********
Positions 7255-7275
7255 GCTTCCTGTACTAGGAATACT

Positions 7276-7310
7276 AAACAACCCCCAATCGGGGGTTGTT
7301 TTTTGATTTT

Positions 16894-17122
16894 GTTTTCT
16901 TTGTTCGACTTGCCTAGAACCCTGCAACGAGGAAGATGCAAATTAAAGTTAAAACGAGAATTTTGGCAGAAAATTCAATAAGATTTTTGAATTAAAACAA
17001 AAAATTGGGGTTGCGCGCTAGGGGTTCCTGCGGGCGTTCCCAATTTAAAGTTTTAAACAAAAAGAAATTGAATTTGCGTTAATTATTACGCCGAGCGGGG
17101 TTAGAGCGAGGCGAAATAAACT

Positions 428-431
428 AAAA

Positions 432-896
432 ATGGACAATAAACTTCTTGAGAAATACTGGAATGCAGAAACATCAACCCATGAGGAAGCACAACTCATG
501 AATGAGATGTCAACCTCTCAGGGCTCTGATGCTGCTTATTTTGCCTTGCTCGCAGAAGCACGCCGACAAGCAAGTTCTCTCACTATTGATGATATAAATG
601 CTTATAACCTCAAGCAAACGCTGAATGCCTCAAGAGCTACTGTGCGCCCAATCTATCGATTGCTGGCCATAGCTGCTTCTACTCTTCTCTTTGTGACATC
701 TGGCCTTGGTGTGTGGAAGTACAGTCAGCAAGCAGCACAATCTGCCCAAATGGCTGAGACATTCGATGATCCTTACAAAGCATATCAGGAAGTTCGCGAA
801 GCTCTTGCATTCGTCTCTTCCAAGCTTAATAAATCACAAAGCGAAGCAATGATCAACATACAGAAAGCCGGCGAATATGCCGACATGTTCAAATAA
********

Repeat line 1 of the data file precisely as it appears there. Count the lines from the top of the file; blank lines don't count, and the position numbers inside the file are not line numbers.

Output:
Positions 7255-7275